Private Cryptocurrency List in India: Cryptocurrencies that may get banned in India

The Cryptocurrency sector may take a hit in India as the government is likely to impose a ban on all private cryptocurrencies as a payment method amid concerns over such currencies being allegedly used for luring investors with misleading claims and for funding terror activities.

The Centre is also likely to introduce a bill to regulate cryptocurrencies during the winter session of Parliament beginning November 29. As RBI governor Shaktikanta Das continues to express concerns over cryptocurrency, here are some of the top cryptocurrencies in India that are likely to be banned. 


Priced at Rs 47,11,887, Bitcoin is the most popular cryptocurrency in India. It is one of the longest living cryptocurrencies, valued the highest, along with a finite supply like gold. Proponents even refer to Bitcoin as the ‘gold standard’ of cryptocurrencies. Notably, Bitcoin makes up 46% of the crypto market capitalization globally.


The second most valuable cryptocurrency in the world, the Ether token is based upon the Ethereum blockchain and is priced at Rs 3,21,300 in India. One must own Ether or other tokens derived from it to take part in high-value trades including non-fungible tokens (NFT), decentralized finance (DeFi), and decentralized applications (DApps).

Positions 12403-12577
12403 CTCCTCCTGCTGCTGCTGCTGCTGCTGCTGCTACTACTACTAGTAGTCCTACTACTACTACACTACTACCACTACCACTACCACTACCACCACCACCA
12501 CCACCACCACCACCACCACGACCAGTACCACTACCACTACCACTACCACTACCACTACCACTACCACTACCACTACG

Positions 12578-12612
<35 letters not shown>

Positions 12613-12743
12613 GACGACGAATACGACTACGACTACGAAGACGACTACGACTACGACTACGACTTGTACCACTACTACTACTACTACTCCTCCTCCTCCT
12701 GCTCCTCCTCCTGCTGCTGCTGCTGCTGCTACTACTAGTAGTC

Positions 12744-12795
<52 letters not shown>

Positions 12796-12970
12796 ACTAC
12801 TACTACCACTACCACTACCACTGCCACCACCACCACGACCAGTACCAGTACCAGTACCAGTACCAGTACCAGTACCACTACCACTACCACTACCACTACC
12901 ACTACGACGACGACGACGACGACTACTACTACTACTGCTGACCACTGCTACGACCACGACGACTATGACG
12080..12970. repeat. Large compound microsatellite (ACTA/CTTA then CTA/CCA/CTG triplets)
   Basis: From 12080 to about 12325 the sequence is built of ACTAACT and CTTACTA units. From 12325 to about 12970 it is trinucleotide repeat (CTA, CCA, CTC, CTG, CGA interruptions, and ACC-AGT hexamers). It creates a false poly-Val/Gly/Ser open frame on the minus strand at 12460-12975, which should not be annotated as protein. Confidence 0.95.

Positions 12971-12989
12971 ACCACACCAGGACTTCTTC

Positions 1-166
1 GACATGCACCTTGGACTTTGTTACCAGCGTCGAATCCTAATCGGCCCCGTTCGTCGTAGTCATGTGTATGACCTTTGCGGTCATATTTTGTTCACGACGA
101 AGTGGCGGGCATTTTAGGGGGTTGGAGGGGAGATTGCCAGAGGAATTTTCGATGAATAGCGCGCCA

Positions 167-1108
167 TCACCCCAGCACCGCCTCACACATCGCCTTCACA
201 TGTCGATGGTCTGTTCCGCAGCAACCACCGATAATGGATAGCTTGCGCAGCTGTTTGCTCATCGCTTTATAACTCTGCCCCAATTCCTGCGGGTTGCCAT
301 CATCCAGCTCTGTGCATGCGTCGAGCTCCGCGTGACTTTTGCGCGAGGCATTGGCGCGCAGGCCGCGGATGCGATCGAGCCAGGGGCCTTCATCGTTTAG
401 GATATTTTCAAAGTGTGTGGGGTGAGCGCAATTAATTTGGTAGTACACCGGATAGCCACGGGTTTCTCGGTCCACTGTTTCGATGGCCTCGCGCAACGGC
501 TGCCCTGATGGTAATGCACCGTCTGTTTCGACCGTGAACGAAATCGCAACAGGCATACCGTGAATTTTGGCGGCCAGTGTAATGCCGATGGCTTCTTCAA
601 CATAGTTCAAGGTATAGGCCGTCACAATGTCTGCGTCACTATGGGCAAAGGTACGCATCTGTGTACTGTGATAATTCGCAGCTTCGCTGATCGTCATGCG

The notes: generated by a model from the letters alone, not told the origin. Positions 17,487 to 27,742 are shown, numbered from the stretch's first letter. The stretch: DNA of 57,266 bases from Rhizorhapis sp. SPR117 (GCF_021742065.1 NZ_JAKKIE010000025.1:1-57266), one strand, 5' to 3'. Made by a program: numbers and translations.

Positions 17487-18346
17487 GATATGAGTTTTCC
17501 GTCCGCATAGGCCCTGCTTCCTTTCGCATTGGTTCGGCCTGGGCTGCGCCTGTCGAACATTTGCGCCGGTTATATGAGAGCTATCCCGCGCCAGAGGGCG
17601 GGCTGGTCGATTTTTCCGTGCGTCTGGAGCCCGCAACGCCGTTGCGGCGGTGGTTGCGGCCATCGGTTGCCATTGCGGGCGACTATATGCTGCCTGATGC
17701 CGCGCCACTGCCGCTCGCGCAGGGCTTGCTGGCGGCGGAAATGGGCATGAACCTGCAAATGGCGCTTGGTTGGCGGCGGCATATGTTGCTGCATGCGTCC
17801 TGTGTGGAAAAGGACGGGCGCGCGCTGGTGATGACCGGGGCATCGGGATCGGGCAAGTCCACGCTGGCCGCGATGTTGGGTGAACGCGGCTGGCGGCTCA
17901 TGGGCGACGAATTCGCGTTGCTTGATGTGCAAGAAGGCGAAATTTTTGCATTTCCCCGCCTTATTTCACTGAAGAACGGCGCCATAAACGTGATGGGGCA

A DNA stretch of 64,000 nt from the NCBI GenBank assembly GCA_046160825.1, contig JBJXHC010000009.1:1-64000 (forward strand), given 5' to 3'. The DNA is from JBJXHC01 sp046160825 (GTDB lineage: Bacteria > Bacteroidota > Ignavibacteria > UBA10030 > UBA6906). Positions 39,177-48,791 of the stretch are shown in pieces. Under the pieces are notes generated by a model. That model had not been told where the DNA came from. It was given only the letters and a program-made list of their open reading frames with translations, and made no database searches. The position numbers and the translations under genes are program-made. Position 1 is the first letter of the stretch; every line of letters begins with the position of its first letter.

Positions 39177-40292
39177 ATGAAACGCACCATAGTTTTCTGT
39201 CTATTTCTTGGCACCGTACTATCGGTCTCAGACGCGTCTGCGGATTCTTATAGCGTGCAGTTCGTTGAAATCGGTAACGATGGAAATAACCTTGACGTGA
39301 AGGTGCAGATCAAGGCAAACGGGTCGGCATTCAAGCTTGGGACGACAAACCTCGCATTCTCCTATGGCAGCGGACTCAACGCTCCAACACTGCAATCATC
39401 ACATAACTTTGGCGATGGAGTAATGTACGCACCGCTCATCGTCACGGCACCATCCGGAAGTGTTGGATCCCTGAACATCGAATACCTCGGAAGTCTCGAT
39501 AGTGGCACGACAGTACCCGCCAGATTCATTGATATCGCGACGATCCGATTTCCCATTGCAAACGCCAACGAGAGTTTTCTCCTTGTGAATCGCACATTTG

Shiba Inu

Shiba Inu is a token-based upon the Ethereum blockchain. In India, it shot to fame when $1 billion dollars’ worth of SHIB was donated to India’s COVID-Crypto Relief Fund in May 2021 by Ethereum founder, Vitalik Buterin. The price for Shiba Inu tokens is Rs 0.00428


Dogecoin, which was created as a parody, is currently the tenth most valuable cryptocurrency in the market. Launched in 2013, it was actually the first currency to have a Shiba Inu dog as its mascot. Dogecoin is priced at Rs 20 in India. 

Currently, there are no particular regulations or any ban on the use of cryptocurrencies in the country. Prime Minister Narendra Modi on Saturday, held a meeting on the cryptocurrencies with senior officials and indications are that strong regulatory steps could be taken to deal with the issue.

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